Also: it is so well corrected already wide open, that it is the very only manual focus lens I can focus trusting the "green" dot in my D3s and D4. If the dot lights up, the lens is in focus.
    No other lens I own (17-35, 70-200/II, 105/2, 35 1.4, 24 1.4, 200/2) or have ever tried is so well corrected wide open and so reliable in manual focusing.

    In summary: it is an astonishing – albeit quite specialized – piece of equipment. It is expensive, rather on the big side, difficult to operate due to manual focus... but make no mistake, its output is simply gorgeous, and one always feels like carrying it around to take another picture.

    reviewed July 20th, 2013 (purchased for $1,900)
  • Nikon 200mm f/2G ED AF-S VR II Nikkor

    9 out of 10 points and recommended
    Excellent image quality. Truly astonishing bokeh. Speed (T2). Lightning fast autofocus.
    Weight. Balance. Shape makes it a little more difficult to hand hold than it should be.

    One of the best lenses in Nikon's lineup. Sharp wide open, fabulous by 2.8, with an incredibly smooth rendition of out of focus areas.
    It's one of those very few lenses that "make the picture themselves". The photographer clicks, and customers go "ohhh"... :)

    Plus, it has excellent transmissivity making it a true f2 lens: for this reason it is excellent when light is marginal, allowing quite more than the nominal stop of light versus the 70-80/200 2.8 lenses.

    It was my reference lens for image quality until I tried the Zeiss 135 Apo Sonnar. Still, it is an incredible piece of equipment.

    Of course, it costs an arm and a leg, it is a hassle to carry around, gets you immediate attention, and requires a clear commitment to its use... carry and use it for a day, and you'll want to drop it in a river in frustration.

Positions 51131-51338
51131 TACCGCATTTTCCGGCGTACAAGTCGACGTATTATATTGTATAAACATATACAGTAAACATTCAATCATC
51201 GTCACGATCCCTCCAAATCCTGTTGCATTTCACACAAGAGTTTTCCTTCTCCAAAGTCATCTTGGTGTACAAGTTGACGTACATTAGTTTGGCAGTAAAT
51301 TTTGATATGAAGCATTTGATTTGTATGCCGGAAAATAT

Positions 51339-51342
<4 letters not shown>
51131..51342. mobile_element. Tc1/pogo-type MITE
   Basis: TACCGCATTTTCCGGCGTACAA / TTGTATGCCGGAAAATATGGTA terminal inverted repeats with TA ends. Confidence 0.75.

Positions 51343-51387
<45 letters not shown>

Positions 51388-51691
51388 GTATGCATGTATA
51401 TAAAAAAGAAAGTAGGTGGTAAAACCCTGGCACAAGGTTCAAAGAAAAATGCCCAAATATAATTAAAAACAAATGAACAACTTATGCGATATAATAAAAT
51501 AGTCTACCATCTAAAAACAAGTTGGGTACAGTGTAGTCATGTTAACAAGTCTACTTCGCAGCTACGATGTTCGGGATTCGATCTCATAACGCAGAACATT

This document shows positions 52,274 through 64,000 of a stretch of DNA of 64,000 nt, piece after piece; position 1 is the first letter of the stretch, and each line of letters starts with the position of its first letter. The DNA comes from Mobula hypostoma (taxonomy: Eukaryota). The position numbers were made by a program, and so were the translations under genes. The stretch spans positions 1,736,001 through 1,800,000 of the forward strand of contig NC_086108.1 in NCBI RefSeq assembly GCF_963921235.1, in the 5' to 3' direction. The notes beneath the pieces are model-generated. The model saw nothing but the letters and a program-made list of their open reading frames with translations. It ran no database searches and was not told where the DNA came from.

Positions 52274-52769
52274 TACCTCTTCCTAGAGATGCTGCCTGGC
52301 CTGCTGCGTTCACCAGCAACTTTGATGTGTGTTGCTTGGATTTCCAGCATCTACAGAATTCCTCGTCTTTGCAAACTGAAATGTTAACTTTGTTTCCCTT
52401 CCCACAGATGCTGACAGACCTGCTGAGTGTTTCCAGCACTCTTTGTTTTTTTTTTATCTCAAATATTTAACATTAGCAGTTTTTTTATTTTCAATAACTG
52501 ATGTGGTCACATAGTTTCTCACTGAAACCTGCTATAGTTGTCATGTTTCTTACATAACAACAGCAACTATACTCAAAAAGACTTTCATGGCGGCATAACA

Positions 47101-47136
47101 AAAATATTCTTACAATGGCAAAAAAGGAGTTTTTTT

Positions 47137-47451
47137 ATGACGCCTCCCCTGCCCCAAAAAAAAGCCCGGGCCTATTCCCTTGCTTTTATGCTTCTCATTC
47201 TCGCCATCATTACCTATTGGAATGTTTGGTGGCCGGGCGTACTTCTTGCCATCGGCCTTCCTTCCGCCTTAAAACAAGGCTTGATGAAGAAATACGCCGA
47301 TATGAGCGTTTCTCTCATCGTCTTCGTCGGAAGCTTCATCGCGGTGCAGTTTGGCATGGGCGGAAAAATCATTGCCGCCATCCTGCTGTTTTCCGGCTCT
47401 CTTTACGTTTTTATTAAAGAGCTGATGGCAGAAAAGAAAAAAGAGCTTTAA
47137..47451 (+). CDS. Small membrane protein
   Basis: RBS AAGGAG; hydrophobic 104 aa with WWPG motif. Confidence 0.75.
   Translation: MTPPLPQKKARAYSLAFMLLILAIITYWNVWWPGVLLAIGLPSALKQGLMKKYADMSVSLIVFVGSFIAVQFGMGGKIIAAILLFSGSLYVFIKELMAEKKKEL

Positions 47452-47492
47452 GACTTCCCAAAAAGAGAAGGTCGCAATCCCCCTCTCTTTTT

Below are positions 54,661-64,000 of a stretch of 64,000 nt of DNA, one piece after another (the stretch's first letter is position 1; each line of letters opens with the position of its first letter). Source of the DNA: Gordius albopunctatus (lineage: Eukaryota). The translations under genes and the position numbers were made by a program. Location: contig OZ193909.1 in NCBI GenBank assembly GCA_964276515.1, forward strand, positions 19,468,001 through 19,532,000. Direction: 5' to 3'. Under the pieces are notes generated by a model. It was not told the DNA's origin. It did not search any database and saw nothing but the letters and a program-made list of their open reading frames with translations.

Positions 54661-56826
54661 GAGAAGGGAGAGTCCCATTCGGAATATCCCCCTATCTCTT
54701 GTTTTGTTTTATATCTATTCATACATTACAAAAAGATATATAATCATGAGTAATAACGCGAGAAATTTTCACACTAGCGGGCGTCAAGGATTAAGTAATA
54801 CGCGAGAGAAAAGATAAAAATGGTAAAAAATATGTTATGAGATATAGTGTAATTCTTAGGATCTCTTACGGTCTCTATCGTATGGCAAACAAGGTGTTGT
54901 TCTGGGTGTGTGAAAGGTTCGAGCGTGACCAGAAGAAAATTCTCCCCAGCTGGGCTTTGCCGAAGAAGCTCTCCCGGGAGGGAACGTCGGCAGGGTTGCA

But it always, always gets back at least one amazing photo: as a tool, its fantastic.

    reviewed July 20th, 2013 (purchased for $5,500)
  • Nikon 24mm f/1.4G ED AF-S Nikkor

    7 out of 10 points and recommended
    Excellent rendition stopped down. Beautiful bokeh.
    Focus shift makes it a nightmare to focus. Really not sharp enough before f2.

    Fell in love at first with this lens because I love wide angles, but such "love" meant not seeing the issues it has that eventually lead me to avoid using it.

    First, the lens is a nightmare to focus.
    I thought at first it was my technique, or my uncalibrated cameras. But in time, tests and investigations lead to a simple truth: the lens suffers from a marked focus shift, which makes it impossible to calibrate it with fine tune. If you fine tune it at f1.4, it will be out of focus at f2, 2.8, and vice versa.
    This shift originates from a mediocre correction of aberrations wide open, which unfortunately has also two other damning effects: it makes the lens misfocus relatively often, and even on pro bodies (D3s, D4), and it results in a lackluster performance until f2, where sharpness finally starts to pick up.

    (unfortunately, such "unsure" focusing behaviour and low sharpness between f1.4/2.8 is common in the new "G" trio (24/35/85).)

    Is it all bad then?
    Not really: there's also *much* to be loved.

    First of all, the lens is very sharp stopped down (it eats my 17-35 for breakfast), has good flare resistance, and imparts a sense of clarity to images from 2.8 onwards. In a word, it's the best 24 I have used.
    Also, bokeh in the f1.4-2.8 range is very good, which makes for interesting creative possibilities.
    I used to set it F2, focus in Live view to ensure proper focus, and enjoy wonderful wide portraits of people, with a gently blurred background and beautiful colour.

    But the point is: as good as it is from f2 (or 2.8) onwards, it really is a lens to be careful with, as it can miss focus by a meter without one noticing in the viewfinder. This behaviour, and the softness until f2, 2.5, made me regret eventually the 2000$ spent for it.
    Seeing what Sigma makes for half the price (I own their 35 1.4 HSM) I see no reason whatsoever for Nikon not to be as good, or better, at double the price...


    Note:
    I tried 3 (three) copies, all new, before selecting mine. My experience (and what can be found with some digging online) seems to confirm that this is not the special case of an unfortunate exemplar, rather the average behaviour of the 24 1.4...

    reviewed July 20th, 2013 (purchased for $2,000)